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The potency of Bees’ venom captures virus killing, wounds healing – Don

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Dr Mkabwa Manoko of the University of Dar es Salaam, Tanzania, on Wednesday said that bees’ venom could be used to kill deadly viruses in the body.



Manoko, also Head of Department of Crop Sciences and Bee-Keeping Technology at the university, expressed the viewpoint in an interview with the News Agency of Nigeria on the sidelines of the 6th ApiExpo Africa in Abuja.

He noted that honey also had a medicinal value that could be used for wound management without side effects.The university lecturer said that more studies and research implementation were required to tap into other potentials of bees.

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“Bees produce a lot of products that have industrial use in the pharmaceutical, food and beverage industries.

“Honey has medicinal property; it can be used for wound management, it is cheap, it takes short time to heal, has no side effect like other chemicals.“Bees produce propolis, venom, pollen and all these are all valuable,” Manoko said.

According to the lecturer, it is clearly established in research that bee venom has the ability to kill HIV, but not the human cells; so, it is something that research can explore to see how it can be used in the cure of HIV/AIDS.

“More research and the application of the researches on bee-keeping are needed. We normally carry out research, but we do not develop them,’’ he said.

Manoko appealed to African governments to train scientists, citizens on bee-keeping, adding that the pollination services of bees are yet to be explored adequately.

“We need scientists in bee-keeping so that its contribution to the Gross Domestic Product can be realized,’’.

Manoko, who noted that Tanzania had up to two million bee-keepers, said the country had research institutes on bees and universities, which offered degree courses in bee-keeping.

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Health & Lifestyle

DR Congo blame Unending Ebola Outbreak on Violence , Community Mistrust.

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DR Congo Ministry of Health spokesperson Jessica Ilunga has declared that violence and community mistrust have continued to hamper all efforts to control and end the fresh Ebola outbreak, which started Aug. 1.



Though according to the World Health Organization the number of new Ebola cases has dropped slightly in the Democratic Republic of the Congo as there are 33% fewer cases to date in February compared with the same time period in December per STAT’s Helen Branswell, but some experts warn Axios that there remain signs that this outbreak is far from over.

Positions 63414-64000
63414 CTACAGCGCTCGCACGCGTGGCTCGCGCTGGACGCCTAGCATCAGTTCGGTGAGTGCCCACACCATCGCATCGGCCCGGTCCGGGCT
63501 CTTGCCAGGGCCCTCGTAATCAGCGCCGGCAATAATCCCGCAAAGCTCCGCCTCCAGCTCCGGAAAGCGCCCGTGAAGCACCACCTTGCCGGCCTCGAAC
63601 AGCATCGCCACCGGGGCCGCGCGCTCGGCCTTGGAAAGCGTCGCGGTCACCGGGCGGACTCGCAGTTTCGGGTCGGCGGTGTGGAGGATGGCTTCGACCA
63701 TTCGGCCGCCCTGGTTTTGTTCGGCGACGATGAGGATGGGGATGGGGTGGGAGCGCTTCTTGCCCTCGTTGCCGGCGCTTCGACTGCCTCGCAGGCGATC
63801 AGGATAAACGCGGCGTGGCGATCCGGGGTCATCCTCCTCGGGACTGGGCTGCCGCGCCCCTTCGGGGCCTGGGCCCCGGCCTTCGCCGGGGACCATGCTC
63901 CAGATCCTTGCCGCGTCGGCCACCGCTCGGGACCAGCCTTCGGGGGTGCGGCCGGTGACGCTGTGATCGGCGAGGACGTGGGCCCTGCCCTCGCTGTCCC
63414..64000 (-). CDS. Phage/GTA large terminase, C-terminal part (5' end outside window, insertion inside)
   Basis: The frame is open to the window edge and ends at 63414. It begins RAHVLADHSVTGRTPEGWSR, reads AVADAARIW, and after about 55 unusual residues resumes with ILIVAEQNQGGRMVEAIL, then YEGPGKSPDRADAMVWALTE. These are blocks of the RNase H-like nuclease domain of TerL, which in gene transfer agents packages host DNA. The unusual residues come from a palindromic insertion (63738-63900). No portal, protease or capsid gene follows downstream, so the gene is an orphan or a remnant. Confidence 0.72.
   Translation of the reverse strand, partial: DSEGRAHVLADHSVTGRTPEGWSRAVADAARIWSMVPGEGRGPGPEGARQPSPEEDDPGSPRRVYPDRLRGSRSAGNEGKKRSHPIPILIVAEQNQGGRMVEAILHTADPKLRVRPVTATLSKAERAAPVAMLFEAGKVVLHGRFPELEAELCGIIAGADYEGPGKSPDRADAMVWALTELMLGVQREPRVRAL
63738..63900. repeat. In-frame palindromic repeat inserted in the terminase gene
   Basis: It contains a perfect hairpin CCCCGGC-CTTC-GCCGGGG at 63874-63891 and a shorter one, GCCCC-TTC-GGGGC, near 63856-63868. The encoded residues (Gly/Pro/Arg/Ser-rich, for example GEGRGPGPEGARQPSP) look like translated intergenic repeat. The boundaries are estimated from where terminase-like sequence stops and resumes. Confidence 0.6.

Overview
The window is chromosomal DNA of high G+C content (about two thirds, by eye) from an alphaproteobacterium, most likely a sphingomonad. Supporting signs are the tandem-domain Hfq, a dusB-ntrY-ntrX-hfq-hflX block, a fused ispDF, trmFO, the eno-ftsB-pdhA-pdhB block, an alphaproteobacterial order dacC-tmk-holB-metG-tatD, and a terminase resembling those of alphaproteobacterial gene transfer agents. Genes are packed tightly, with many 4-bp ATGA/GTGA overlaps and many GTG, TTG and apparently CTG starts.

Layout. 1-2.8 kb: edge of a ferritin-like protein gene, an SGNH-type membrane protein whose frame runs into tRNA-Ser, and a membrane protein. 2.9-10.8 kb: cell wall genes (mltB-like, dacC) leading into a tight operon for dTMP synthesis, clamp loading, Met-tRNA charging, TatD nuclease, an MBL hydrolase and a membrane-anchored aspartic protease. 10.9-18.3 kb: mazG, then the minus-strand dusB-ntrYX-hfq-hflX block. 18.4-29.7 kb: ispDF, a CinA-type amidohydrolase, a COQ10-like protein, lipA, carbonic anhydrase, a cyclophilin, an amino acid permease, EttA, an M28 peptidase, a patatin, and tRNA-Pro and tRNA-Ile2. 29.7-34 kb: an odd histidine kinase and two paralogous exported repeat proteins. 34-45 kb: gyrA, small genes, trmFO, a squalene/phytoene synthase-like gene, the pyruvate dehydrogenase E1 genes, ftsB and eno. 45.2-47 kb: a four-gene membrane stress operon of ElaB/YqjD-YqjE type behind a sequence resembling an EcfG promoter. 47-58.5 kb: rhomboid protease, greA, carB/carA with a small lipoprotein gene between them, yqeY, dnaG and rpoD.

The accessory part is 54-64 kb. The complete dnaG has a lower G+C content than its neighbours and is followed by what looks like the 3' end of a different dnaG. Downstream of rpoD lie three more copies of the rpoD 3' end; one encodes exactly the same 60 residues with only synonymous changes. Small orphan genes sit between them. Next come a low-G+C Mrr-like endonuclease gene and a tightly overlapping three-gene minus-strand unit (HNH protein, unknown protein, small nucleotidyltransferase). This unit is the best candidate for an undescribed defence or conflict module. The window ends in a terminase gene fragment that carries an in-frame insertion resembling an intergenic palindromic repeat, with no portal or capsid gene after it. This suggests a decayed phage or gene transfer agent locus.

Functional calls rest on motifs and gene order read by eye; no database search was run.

Meanwhile, some experts warn that, that doesn’t mean the world’s second-largest Ebola outbreak on record is yet under control, and in fact it could simply be moving to new areas of the sprawling country.

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Johns Hopkins’ public health expert Jennifer Nuzzo maintains there are several reasons people should continue to view this outbreak as a cause for concern.

However, Nuzzo said Congo needs more than money from the international community and the U.S. in particular. Safety concerns have largely caused the CDC to limit its Ebola experts to the capital city of Kinshasa, where some have returned after being evacuated during an uptick in election-related violence, Nuzzo added that Now is the time for the U.S. to send them into the field.

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Sports head injuries Balanced reportage is required – Experts

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A group of more than 60 leading international neuroscientists, including Mark Herceg, PhD, a neuropsychologist at Northwell Health’s Phelps Hospital in Sleepy Hollow, NY, and a member of The Feinstein Institute for Medical Research, published a correspondence today in The Lancet Neurology, asking for balance when reporting on sports-related injury chronic traumatic encephalopathy (CTE). CTE is a type of dementia associated with exposure to repeated concussions, and has been linked with a variety of contact sports such as boxing, football, American football and rugby.



Although CTE is commonly featured in the news media and discussed among peers, the medical community is just beginning to understand how to recognize the disease, guidelines for how to assess its severity have yet to be established.

“We don’t currently have a clear understanding of the link between CTE pathology and any specific symptoms,” noted Dr. Herceg. “It’s important to note to the public at large that CTE is at an early stage of scientific and medical understanding, with many important aspects of the disease yet to be established.”

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“Dr. Herceg and his colleague’s CTE research is timely and impactful as a major step forward to more clearly defining the risk and prevalence of this important syndrome,” said Kevin J. Tracey, MD, president and CEO of the Feinstein Institute.

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-Northwell Health

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